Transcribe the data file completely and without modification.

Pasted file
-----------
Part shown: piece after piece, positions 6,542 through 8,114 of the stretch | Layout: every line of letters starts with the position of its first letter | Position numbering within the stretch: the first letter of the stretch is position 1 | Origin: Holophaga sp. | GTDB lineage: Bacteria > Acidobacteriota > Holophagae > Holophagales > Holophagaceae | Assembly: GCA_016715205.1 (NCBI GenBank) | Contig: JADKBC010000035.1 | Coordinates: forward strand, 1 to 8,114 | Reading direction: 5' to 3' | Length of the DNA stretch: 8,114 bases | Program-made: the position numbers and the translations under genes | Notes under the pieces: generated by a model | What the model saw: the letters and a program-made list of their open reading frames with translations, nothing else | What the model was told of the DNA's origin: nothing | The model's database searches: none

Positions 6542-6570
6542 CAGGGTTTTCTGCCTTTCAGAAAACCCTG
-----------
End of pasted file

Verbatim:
Part shown: piece after piece, positions 6,542 through 8,114 of the stretch | Layout: every line of letters starts with the position of its first letter | Position numbering within the stretch: the first letter of the stretch is position 1 | Origin: Holophaga sp. | GTDB lineage: Bacteria > Acidobacteriota > Holophagae > Holophagales > Holophagaceae | Assembly: GCA_016715205.1 (NCBI GenBank) | Contig: JADKBC010000035.1 | Coordinates: forward strand, 1 to 8,114 | Reading direction: 5' to 3' | Length of the DNA stretch: 8,114 bases | Program-made: the position numbers and the translations under genes | Notes under the pieces: generated by a model | What the model saw: the letters and a program-made list of their open reading frames with translations, nothing else | What the model was told of the DNA's origin: nothing | The model's database searches: none

Positions 6542-6570
6542 CAGGGTTTTCTGCCTTTCAGAAAACCCTG